They are proof and acceptance markings on the right of the receiver.

Ed, so....having no prefix letter, I can assume this is the 24th pistol in the G date series? As far as I know, and I'm confident of this, There has been no refinishing of this particular piece in the last 55+ years since it was in my father's possesion. Any comment on this topic? Does it lessen the value that dramatically? I'm still a litte fuzzy as to what this strawing color is and what it SHOULD look like. I've been looking at some pictures in the forum.

Rob, you have a "D" Letter Block or it's just somtimes called a D-Block. The G-Date Lugers began in the A-Block, as Dave said (930a). So the first G-Date Luger had a serial number of 930a approximately.

Your G-Date (24d)was completed in about July of 1935. I say about, because my calculations are based on a uniform production schedule and it probably wasn't exactly uniform.

The take down lever, trigger, magazine release button, safety lever and ejector (the flat thing on the right side of the grips) should all be a straw (yellowish to golden) color. Since your Luger appears to have these parts that are blue, one can only conclude the pistol was reblued or someone found blued parts from another Luger that were substituted. If a substitution occurred, the only parts that are numbered are the take down lever, trigger and safety lever. The other two are not numbered.

Hope this helps!!
Frank, everything helps and I appreciate it. How do you tell its a "D" block ?? there isnt a D on it anywhere!
are you saying...the mark on the frame just above the trigger guard, all by itself, is a "D" ?
Thank you Jack. I would have never, ever known. It's a sad day when you cant learn something! Here's to happy days ahead.
Let me recap--I have a Mauser made G date S/42, d block sn 24, presumably refinished although not in the last 55 years, matching magazine and grips, military acceptence and proof marks, with possibly few of the parts replaced (ie) the extractor.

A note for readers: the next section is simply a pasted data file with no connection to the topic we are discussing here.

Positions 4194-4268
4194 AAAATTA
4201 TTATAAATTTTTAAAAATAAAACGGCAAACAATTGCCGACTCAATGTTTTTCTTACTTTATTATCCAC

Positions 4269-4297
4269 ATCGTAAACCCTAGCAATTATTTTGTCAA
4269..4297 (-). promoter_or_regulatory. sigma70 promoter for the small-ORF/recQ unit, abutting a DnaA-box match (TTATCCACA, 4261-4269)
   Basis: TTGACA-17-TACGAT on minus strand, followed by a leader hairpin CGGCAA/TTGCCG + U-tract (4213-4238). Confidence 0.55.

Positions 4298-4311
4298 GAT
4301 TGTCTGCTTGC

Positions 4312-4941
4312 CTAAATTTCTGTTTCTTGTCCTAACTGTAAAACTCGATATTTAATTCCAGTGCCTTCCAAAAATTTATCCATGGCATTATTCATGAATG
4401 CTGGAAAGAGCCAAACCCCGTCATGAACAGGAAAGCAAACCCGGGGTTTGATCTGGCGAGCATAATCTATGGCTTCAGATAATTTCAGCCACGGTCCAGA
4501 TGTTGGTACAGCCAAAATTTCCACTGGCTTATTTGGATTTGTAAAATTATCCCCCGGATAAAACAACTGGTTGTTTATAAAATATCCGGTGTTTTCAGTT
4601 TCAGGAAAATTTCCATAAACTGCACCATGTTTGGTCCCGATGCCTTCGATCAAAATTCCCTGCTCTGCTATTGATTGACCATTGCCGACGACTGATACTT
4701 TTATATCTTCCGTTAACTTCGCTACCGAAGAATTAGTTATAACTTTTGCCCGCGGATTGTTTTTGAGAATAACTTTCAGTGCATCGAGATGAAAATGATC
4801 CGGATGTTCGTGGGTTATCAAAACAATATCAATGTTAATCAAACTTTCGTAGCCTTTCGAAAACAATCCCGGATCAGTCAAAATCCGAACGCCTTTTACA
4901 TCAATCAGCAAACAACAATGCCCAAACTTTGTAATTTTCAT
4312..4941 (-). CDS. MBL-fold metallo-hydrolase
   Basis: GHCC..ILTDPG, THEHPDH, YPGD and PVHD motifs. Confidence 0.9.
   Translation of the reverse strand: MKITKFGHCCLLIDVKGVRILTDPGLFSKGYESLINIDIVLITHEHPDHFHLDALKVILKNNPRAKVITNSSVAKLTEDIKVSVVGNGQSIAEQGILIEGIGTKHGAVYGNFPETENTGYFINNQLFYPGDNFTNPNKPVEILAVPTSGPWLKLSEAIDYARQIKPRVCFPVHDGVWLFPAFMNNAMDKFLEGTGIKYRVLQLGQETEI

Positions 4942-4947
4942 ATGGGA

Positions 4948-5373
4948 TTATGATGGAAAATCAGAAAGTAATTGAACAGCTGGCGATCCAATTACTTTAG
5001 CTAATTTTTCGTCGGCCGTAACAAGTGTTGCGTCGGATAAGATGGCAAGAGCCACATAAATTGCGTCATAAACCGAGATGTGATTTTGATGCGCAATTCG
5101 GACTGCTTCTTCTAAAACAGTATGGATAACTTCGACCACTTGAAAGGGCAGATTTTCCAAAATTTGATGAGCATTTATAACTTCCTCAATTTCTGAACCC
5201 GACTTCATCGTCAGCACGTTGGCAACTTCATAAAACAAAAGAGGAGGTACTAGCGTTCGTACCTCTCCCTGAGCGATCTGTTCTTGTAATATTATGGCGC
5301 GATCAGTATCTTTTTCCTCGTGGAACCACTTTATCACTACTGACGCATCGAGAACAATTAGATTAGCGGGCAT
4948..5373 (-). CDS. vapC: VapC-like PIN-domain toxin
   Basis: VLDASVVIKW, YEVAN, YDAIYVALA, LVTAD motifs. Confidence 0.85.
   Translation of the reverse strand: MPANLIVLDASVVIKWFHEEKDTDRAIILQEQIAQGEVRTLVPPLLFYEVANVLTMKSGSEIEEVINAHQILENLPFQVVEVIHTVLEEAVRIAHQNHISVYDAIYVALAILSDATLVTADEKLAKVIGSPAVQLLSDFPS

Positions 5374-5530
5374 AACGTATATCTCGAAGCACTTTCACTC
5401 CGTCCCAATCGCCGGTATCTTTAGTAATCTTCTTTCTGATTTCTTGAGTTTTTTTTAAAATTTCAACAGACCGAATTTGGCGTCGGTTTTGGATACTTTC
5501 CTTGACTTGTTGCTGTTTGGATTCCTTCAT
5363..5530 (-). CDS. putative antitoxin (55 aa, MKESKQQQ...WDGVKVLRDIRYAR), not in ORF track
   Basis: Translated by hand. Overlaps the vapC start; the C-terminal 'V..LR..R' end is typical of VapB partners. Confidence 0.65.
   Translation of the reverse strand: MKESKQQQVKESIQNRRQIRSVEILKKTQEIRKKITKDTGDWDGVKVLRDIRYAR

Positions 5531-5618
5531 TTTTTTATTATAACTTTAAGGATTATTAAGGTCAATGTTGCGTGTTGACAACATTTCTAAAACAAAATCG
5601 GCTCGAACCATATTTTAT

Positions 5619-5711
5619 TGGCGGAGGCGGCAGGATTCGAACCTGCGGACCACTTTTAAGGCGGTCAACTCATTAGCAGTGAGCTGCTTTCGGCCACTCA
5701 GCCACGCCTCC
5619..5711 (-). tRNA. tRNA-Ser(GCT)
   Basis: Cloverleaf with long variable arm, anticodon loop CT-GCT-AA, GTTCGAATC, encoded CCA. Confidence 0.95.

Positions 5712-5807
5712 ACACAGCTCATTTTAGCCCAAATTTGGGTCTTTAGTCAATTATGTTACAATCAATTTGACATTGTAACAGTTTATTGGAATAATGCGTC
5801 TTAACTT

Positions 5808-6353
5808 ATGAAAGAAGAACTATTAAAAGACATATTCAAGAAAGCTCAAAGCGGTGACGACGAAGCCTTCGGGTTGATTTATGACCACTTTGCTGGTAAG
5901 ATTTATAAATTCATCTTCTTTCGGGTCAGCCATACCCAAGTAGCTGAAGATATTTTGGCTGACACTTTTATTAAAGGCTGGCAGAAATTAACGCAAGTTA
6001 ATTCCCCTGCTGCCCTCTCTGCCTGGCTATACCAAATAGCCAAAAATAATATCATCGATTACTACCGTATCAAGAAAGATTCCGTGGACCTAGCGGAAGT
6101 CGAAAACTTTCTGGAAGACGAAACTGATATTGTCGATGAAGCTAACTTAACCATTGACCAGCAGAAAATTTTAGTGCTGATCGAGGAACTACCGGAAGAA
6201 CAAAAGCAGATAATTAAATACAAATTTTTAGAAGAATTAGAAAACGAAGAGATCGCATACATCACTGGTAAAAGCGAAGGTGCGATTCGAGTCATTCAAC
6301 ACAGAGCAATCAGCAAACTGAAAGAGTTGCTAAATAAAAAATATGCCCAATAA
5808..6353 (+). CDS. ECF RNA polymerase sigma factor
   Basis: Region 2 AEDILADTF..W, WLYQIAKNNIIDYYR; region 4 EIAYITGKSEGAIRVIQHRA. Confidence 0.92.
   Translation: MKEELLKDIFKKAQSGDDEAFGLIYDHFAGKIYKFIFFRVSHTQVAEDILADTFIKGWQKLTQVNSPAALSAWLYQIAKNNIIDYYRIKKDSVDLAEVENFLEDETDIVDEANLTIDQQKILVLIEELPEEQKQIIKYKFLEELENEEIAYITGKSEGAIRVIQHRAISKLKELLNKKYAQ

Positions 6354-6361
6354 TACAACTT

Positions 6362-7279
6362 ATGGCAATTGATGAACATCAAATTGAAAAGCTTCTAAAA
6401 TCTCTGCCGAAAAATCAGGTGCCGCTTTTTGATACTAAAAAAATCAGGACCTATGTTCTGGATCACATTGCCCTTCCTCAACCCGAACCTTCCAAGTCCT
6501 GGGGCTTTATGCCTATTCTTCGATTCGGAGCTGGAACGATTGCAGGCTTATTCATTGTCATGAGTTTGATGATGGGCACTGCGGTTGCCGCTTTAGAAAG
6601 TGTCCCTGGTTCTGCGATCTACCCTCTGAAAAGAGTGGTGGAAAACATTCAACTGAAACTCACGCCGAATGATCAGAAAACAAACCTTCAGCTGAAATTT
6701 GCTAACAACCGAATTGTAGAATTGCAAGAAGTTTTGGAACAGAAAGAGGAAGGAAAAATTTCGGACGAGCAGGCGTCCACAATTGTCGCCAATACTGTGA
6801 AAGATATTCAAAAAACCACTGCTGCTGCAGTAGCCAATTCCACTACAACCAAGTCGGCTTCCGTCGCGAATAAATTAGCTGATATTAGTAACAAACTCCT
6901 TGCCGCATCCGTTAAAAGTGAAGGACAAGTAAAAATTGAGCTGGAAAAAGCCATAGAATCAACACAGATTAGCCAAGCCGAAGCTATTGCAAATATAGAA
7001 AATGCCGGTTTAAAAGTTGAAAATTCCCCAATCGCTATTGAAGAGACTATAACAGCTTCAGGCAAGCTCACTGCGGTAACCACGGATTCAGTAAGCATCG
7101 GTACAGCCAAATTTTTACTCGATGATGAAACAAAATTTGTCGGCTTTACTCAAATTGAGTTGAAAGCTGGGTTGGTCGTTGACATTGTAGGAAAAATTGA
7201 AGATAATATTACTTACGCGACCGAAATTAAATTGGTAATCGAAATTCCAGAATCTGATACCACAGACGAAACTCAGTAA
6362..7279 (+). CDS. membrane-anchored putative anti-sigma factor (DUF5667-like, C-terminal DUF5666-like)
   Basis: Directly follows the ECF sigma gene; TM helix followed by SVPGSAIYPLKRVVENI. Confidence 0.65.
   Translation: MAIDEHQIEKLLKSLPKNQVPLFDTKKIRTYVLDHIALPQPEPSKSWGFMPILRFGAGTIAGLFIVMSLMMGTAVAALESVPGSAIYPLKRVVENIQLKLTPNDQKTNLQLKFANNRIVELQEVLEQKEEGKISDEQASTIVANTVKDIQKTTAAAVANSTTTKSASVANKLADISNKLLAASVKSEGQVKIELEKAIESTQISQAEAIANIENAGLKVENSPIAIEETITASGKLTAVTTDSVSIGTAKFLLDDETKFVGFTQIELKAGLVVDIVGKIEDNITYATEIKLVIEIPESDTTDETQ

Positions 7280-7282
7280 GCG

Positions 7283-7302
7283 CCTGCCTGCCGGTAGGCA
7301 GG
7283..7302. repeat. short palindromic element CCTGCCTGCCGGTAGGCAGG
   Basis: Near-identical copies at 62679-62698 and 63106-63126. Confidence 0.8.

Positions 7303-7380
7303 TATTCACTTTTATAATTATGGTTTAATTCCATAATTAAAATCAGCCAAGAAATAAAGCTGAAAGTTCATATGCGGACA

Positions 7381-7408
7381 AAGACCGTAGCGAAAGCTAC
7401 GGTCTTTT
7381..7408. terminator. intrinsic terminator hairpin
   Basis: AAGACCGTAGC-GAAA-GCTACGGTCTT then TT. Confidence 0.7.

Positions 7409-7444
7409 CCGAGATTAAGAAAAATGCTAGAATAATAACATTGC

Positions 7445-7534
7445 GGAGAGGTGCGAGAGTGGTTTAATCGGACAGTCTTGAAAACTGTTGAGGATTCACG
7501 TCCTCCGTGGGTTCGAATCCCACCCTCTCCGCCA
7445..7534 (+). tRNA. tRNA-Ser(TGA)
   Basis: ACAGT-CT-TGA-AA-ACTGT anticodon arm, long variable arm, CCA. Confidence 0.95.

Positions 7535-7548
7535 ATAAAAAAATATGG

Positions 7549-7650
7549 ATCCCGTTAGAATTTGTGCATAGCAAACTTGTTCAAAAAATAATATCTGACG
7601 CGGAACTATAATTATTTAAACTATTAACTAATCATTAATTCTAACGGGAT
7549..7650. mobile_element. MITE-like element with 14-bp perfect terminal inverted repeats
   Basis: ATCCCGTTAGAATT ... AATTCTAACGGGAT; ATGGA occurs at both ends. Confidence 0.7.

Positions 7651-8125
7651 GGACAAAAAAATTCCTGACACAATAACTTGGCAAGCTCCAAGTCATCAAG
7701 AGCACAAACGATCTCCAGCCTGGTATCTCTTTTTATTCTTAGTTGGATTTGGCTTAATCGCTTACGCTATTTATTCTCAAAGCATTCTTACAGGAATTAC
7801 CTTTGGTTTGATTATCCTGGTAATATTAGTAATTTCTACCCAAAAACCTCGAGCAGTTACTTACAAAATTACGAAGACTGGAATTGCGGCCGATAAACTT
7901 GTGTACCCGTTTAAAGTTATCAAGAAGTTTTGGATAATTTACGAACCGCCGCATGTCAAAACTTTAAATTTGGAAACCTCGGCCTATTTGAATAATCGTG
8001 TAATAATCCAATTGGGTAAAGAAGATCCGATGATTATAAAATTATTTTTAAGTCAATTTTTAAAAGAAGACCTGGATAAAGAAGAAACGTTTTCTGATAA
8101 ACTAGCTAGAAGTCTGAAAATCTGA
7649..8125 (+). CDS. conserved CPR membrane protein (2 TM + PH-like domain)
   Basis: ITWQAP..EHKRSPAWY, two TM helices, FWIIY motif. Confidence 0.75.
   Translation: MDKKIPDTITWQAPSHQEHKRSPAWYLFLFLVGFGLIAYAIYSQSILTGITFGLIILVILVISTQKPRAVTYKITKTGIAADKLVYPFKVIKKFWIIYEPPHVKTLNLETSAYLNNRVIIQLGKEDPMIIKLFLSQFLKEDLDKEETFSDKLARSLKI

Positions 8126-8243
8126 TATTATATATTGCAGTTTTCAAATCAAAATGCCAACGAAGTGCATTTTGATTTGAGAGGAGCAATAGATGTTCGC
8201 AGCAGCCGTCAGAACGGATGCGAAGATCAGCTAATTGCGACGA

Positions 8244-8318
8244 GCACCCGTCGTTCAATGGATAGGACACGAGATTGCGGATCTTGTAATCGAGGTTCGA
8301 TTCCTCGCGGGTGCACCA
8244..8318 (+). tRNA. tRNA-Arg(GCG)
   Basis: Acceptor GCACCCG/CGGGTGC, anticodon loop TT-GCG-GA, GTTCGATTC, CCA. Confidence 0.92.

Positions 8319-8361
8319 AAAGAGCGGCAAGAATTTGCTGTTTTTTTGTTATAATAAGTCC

Does anyone else agree? anything more to add? Thanks to all contributors, I'll keep reading.

Lugers up until 1937 were rust blued. This is a process of rusting the outer surface and then removing this rust, as many times as required to take the surface to the proper darkness and surface protection. The interior of the frame was not rusted, and was in fact polished out after each rust application, so it should be properly "white" bare metal.

After 1937 Lugers were salt blued, a chemical process wherein the gun parts are immersed into a chemical solution which reacts to blue the surface, after which the parts are removed and the bluing chemicals chemically neutralized. This blues the interior of the frame as well as the exterior of the gun, and you should examine your Luger's interior for this tell-tale sign.

Re-blue of Lugers is most commonly of the salt blue variety. Since it involves immersion and chemical neutralization, guns are usually immersed without disassembly so all parts are blued equally, including the small parts. Alternatively, these parts may be removed, but commercial bluers or home hobbyists who do not know the proper finish in the first place just blue the small parts because they are there.

In either case the ejector is not a part which is commonly removed under any circumstance, so it would naturally become blued in the chemical process. The fact that it is the -only- strawed piece on an otherwise (suspected) reblue is compelling reson to believe that it is a replacement.